Pearls have adorned the wealthy and powerful for thousands of years.
From Ancient China to the Greco-Roman world, natural pearls were coveted for their beauty and luster.
Today, pearls are still part of our fine jewelry wardrobe.
Natural Pearl Formation
Natural Freshwater pearls are formed within a mussel. Mussels are filter feeders. They extract nutrients from microscopic particles and organisms in the water that flows through them.
As a result, small irritants such as small animals can also float in. Parasites can also drill right through the mussel's hard shell.
To protect itself, the mussel encloses the irritant in a sac and then secretes layer upon layer of nacre around it. After time, this results in a lustrous pearl.
Cultured Pearl Beginnings
Historical records show that freshwater blister pearls were first successfully cultured over 700 years ago. These blister pearls that were grown against the shell of the mussels.
The mussels were carefully nurtured and became beautiful adornments. Figures of Buddha as well as other shapes were very popular.
About 70 years ago, the Japanese were successful in producing small, irregularly-shaped and very lustrous pearls. These first cultured Freshwater pearls were produced in Japan's Lake Biwa.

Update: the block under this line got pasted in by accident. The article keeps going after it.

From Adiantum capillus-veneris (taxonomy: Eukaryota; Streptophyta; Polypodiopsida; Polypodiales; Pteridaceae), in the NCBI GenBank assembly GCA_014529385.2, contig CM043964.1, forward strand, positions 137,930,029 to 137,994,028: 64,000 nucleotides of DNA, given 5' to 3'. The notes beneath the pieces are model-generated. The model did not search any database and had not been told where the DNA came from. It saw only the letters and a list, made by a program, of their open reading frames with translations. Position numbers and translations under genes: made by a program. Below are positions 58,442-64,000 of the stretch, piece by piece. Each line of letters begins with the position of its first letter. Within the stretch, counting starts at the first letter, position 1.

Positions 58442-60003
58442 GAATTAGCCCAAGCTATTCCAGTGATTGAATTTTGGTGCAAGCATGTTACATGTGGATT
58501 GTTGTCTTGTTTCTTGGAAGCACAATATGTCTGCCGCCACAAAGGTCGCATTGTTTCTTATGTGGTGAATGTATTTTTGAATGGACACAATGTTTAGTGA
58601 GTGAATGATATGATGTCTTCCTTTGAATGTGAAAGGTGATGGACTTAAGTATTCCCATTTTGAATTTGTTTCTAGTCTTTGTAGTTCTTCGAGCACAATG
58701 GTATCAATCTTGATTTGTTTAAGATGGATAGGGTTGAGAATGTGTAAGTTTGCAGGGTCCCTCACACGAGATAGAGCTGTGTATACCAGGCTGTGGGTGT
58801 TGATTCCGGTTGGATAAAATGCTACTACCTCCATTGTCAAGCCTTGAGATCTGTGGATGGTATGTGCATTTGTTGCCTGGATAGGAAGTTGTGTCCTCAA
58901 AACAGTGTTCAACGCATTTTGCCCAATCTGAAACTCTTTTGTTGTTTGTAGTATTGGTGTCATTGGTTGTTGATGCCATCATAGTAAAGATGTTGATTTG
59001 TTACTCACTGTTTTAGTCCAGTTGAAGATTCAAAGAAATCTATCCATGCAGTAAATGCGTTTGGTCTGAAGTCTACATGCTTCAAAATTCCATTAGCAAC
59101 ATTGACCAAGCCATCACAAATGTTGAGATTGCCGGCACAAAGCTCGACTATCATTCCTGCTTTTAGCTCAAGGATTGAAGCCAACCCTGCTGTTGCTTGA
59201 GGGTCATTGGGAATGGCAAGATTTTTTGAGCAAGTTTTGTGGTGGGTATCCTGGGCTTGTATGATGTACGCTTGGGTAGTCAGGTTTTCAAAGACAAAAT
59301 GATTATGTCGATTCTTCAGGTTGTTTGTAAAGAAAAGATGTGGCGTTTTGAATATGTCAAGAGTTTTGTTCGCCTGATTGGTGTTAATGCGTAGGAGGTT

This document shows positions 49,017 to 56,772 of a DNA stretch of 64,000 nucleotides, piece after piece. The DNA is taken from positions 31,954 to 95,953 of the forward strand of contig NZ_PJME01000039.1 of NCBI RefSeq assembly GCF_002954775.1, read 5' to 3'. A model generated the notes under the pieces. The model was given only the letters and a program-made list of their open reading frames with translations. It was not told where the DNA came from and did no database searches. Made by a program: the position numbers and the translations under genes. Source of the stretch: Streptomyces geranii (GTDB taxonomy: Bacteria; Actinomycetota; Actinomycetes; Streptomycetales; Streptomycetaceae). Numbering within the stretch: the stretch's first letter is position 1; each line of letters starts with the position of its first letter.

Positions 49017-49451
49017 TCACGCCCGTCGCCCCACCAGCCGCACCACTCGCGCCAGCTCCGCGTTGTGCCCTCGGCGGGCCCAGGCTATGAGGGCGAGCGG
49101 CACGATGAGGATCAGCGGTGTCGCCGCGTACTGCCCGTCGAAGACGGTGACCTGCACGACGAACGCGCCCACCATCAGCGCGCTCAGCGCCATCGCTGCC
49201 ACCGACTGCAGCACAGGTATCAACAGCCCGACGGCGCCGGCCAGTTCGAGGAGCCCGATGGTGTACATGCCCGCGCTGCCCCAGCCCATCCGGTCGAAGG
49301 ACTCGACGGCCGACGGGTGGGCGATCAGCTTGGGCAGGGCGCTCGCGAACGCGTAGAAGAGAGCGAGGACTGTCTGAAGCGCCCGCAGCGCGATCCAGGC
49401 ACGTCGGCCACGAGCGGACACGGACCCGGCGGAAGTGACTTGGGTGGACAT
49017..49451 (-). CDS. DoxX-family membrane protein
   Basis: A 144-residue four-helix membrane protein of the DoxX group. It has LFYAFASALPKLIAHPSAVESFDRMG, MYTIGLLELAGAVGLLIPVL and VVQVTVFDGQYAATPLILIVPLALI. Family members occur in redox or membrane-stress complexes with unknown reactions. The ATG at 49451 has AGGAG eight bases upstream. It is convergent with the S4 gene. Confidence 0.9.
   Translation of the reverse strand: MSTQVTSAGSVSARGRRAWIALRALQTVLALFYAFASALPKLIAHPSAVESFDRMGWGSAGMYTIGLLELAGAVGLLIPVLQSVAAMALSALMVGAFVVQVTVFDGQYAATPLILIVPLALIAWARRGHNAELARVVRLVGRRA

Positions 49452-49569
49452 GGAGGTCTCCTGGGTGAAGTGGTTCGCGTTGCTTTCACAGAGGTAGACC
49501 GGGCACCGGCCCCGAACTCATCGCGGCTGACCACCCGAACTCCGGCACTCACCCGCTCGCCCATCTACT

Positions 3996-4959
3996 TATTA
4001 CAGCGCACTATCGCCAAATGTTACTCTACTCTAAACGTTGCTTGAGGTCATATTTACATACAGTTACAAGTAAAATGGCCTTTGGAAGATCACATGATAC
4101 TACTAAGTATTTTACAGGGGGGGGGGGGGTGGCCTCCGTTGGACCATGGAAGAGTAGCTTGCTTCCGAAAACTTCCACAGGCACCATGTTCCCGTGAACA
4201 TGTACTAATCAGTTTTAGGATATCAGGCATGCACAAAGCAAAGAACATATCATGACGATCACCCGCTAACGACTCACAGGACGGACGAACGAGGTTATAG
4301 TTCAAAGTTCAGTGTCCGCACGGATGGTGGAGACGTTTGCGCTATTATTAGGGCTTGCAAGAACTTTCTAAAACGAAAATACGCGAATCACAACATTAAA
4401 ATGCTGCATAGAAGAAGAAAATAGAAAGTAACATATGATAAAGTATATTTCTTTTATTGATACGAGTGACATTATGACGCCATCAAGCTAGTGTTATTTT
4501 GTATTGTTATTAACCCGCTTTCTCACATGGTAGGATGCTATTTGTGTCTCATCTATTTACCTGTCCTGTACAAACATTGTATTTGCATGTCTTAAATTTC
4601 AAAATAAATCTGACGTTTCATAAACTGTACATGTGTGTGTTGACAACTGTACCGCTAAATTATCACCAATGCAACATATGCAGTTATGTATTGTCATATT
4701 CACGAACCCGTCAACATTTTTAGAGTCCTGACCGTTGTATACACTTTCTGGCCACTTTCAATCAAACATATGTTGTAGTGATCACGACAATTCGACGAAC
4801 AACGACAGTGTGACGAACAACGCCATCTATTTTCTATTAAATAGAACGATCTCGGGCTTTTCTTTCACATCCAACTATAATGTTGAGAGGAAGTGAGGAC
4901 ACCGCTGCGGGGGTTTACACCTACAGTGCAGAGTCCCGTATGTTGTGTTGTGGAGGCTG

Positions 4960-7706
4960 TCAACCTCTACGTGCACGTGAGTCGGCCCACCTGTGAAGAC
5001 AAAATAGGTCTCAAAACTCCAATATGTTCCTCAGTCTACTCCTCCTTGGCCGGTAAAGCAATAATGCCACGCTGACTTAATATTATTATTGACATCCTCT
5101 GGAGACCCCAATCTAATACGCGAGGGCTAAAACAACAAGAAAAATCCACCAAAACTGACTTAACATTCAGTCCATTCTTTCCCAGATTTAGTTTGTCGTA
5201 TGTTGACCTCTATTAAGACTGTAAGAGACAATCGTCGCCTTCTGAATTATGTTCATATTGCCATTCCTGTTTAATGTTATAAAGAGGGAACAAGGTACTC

Freshwater Pearls in History
One of the largest natural pearls in existence today is the Hope Pearl. It belonged to its namesake - Henry Phillip Hope.
Hope's incredible gem collection also included the infamous blue Hope Diamond. The Hope Pearl is a Freshwater pearl that is mainly white and gradually becomes dark bronze towards the bottom.
It is approximately 450 carat or 1800 grains. The Hope pearl measures 51mm wide and 114mm long.
As a result, some irregular shaped, lustrous freshwater pearls are referred to as "Biwas" but only pearls produced in this area should be referred to in this manner.
About 30 years ago, the Chinese produced rice shaped white freshwater pearls as well in large quantities. Now the crop yields quality over quantity and these pearls are round and lustrous. Some can even rival their saltwater counterparts.